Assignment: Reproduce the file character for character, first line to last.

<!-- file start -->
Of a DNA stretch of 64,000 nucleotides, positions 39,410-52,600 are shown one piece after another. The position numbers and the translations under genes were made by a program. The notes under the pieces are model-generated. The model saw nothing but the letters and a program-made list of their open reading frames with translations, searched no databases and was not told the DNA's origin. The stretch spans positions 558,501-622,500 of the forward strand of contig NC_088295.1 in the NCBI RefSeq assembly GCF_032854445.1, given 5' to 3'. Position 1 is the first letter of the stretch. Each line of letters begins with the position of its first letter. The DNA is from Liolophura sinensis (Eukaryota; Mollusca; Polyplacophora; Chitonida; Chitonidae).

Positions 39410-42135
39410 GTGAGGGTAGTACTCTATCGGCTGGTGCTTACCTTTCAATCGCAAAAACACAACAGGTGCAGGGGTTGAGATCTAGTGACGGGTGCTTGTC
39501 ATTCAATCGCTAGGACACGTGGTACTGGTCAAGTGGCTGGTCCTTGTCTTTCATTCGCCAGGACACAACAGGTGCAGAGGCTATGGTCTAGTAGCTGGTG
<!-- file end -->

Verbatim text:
Of a DNA stretch of 64,000 nucleotides, positions 39,410-52,600 are shown one piece after another. The position numbers and the translations under genes were made by a program. The notes under the pieces are model-generated. The model saw nothing but the letters and a program-made list of their open reading frames with translations, searched no databases and was not told the DNA's origin. The stretch spans positions 558,501-622,500 of the forward strand of contig NC_088295.1 in the NCBI RefSeq assembly GCF_032854445.1, given 5' to 3'. Position 1 is the first letter of the stretch. Each line of letters begins with the position of its first letter. The DNA is from Liolophura sinensis (Eukaryota; Mollusca; Polyplacophora; Chitonida; Chitonidae).

Positions 39410-42135
39410 GTGAGGGTAGTACTCTATCGGCTGGTGCTTACCTTTCAATCGCAAAAACACAACAGGTGCAGGGGTTGAGATCTAGTGACGGGTGCTTGTC
39501 ATTCAATCGCTAGGACACGTGGTACTGGTCAAGTGGCTGGTCCTTGTCTTTCATTCGCCAGGACACAACAGGTGCAGAGGCTATGGTCTAGTAGCTGGTG